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Case: A.H. Robbins

III.) Analyze and Evaluate Alternatives (Chris)
A. What area do problems exist?
1.) What caused them?/ Executives falsifying records
2.) Why?/To prevent harm to stakeholders
B. Strengths and weaknesses of the processes
1.) Effectiveness of managerial competencies
2.) Are the objectives and strategies compatible with skills and resources?
C. Evaluation of A.H. Robins case
1.) Various alternatives
2.) Pros and cons of each alternative
3.) Are the alternatives feasible?
4.) Which alternative is most valuable?

The A. H. Robbins Company, manufacturers of pharmaceuticals, acquired rights in June 1970 to a new contraceptive for women. The Dalkon Shield, an intrauterine device, was marketed as a safer method of contraception than the birth control pill, and stated it could be used by the vast majority of women, according to its designers. At that time the Dalkon Shield was not subject to rigorous clinical testing because it was not classified as a drug under the terms of the Federal Food, Drug, and Cosmetic Act.

A flaw in the Dalkon Shield, coupled with Robbins's disregard of cautionary medical advice, resulted in a long list of serious injuries to hundreds of thousands of its users. Twenty American women died from septic abortions caused by using the Dalkon Shield. Hundreds of women became sterile, and many required hysterectomies. In addition, countless miscarriages, infections, and reproductive disorders resulted from its use.

In June 1974, Robbins suspended domestic sale of the Dalkon Shield (foreign distribution continued for another ten months) but stopped short of recalling it, defending its safety and effectiveness "when properly used." Eleven years later, the company declared bankruptcy in the face of claims filed against it as a result of the defective IUD.

Congress responded to the Dalkon Shield fiasco by enacting the Medical Device Amendments of 1976, which authorized the FDA to review the safety and effectiveness of medical devices like the Dalkon Shield. The tobacco and pharmaceutical industries funded critics and think tanks to publicly criticize the FDA and portray it as a bureaucratic "job killer." They accused the agency of killing thousands of Americans by delaying access to innovative drugs and medical devices. They ran ghastly scare ads featuring coffins and tombstones of the agency's alleged victims.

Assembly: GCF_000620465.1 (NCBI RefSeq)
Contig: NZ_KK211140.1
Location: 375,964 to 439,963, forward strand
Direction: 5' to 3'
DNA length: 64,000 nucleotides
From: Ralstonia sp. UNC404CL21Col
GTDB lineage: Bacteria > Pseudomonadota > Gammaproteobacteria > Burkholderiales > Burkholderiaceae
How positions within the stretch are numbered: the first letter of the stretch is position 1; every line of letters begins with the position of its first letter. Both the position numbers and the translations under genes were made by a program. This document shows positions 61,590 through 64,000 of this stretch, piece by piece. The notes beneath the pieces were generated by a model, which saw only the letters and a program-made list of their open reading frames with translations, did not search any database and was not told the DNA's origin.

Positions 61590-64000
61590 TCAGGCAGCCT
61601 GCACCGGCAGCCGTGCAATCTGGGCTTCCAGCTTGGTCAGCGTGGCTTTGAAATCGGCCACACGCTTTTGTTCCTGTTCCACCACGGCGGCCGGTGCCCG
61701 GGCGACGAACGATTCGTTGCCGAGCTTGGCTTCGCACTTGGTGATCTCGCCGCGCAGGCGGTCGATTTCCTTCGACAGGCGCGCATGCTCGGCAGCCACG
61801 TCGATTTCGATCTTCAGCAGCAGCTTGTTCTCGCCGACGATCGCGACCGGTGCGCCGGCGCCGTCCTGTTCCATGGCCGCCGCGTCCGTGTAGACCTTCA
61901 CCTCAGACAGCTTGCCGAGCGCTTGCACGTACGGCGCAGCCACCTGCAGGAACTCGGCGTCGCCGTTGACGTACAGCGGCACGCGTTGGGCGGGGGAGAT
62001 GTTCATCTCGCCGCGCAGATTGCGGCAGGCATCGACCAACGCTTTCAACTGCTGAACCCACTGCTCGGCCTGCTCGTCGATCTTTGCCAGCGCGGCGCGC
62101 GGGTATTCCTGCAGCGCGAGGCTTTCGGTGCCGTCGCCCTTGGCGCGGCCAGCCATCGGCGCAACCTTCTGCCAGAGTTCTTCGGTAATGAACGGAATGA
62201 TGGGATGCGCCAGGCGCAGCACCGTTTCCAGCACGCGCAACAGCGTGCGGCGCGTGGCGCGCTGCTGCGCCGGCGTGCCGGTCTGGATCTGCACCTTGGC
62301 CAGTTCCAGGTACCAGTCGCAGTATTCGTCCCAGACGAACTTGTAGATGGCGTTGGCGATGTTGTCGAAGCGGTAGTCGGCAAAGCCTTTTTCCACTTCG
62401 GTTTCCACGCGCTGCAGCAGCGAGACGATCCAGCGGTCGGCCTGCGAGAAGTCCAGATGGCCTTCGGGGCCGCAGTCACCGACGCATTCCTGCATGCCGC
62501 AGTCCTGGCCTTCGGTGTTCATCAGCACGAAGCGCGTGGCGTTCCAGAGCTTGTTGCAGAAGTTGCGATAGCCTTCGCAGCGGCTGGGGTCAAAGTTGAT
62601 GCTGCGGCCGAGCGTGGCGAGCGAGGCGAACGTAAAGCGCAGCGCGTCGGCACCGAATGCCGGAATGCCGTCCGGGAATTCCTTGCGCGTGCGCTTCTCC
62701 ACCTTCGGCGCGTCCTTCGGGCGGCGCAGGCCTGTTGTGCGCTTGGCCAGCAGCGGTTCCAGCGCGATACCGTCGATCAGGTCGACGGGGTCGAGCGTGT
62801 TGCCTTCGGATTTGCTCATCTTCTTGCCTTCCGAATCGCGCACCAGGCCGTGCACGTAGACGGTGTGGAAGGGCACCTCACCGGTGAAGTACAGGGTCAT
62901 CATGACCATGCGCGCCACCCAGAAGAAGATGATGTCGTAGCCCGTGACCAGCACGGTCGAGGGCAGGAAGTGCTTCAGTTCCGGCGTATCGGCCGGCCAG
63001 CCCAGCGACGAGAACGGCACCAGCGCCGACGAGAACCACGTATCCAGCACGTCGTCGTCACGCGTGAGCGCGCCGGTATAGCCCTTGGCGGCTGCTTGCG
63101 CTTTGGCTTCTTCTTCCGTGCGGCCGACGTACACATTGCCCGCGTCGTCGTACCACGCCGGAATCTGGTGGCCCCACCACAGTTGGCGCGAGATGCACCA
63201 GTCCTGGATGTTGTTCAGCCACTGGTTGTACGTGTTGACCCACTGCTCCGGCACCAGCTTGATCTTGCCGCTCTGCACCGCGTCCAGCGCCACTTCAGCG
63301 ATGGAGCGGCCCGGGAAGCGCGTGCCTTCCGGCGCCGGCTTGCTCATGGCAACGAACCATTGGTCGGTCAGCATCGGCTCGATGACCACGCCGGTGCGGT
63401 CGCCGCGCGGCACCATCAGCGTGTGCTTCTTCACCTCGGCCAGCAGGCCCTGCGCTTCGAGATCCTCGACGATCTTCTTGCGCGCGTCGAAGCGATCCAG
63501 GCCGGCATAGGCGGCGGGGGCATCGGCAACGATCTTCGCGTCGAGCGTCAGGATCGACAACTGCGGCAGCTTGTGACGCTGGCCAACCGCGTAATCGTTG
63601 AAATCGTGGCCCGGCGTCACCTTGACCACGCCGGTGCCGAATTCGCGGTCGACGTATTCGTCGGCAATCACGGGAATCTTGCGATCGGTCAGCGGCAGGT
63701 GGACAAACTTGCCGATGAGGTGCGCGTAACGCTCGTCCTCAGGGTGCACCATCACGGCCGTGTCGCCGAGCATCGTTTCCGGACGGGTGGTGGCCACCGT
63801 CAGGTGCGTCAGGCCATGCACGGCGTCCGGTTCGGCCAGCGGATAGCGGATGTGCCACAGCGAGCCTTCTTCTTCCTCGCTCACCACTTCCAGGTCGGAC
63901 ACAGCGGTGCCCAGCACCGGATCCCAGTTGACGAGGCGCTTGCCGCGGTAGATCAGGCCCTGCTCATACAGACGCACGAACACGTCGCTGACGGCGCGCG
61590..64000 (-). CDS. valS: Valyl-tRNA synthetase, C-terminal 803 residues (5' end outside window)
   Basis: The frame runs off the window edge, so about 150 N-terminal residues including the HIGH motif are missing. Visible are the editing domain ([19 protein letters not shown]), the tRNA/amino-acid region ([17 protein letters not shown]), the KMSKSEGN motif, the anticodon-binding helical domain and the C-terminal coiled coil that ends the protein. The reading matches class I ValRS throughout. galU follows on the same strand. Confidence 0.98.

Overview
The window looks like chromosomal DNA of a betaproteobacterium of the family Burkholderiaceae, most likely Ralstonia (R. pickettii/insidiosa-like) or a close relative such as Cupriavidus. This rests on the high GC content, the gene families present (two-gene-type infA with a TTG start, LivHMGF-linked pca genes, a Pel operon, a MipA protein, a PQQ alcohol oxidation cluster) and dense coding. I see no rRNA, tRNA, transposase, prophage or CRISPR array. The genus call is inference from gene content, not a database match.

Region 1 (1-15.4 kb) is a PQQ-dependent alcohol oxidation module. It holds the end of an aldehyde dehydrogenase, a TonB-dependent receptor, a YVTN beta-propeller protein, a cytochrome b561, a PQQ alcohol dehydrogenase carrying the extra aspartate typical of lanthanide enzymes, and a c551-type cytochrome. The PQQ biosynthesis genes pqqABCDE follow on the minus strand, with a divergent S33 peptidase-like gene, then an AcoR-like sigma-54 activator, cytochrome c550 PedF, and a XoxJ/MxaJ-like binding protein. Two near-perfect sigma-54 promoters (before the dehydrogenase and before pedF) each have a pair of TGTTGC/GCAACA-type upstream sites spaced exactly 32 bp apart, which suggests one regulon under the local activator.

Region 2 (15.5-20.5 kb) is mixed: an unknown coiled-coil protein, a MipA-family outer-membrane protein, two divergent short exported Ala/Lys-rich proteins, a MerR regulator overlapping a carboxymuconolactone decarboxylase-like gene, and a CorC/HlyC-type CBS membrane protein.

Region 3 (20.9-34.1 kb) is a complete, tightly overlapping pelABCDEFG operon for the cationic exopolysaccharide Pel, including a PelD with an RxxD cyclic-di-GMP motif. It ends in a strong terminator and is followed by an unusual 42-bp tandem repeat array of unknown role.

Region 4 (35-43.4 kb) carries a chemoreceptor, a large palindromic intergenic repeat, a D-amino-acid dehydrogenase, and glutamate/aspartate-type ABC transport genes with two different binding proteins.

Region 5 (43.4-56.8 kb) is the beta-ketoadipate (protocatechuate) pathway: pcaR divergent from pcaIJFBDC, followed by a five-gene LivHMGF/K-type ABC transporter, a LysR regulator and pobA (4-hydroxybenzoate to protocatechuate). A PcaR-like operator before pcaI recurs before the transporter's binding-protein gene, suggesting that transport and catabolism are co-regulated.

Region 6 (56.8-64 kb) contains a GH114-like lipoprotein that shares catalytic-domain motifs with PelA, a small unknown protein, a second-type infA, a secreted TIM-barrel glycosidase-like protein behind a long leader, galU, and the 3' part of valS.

The case also raised issues pertinent to the tobacco industry, about how much information regarding a product a corporation should be allowed to keep secret, how much harm a product must do before recall, etc.

A.H. Robbins was a member of the Coalition for a Uniform Product Liability Law circa 1988, which lobbied for legislation capping punitive damages and pain and suffering compensation from people hurt by products.

Solution Preview

The response address the queries posted in 1230 words with references.

//Before writing about the analysis of the case study, we will discuss about the Company overview of A.H. Robbins under the heading of introduction. Then, we will write about the major problems areas for the Company and the difficulties faced by the firm in accordance with the case analysis.//


The case explains about the problems faced by A.H. Robbins- a pharmaceutical manufacturer in relation to its product Dalkon Shield. It also describes the manner in which the company responded towards these problems. At the same time, it raises certain important issues associated with the pharmaceutical and tobacco industries. Similarly, the issues related with the designing of innovative products and their access to the common people is also discussed in the case.

A. Problem Areas for the company:

The product (Dalkon Shield), launched by A.H. Robbins, was an intrauterine device (IUD) and was promoted as a better alternative than routine birth control medicines for the women. However, this contraceptive did not live up to the user's expectations, owing to its dangerous effects on certain women.

1.) Causes for the problem:

A major reason for the problems associated with Dalkon Shield was the company's failure in subjecting the drug to proper procedures of clinical testing prior to making it available for use. It was important for the company to follow these procedures as Dalkon Shield was not recognized as a drug according to the norms and regulations of the Federal Food, Drug and Cosmetic Act.

2.) A.H. Robbins faced these difficulties mainly due to the presence of a fault in Dalkon Shield. In addition, the company did not pay any concern to suggestions regarding the following of medical precautions. As a result, the drug caused a large number of serious problems to its various users.

In addition, the company ...

Solution Summary

The response address the queries posted in 1230 words with references.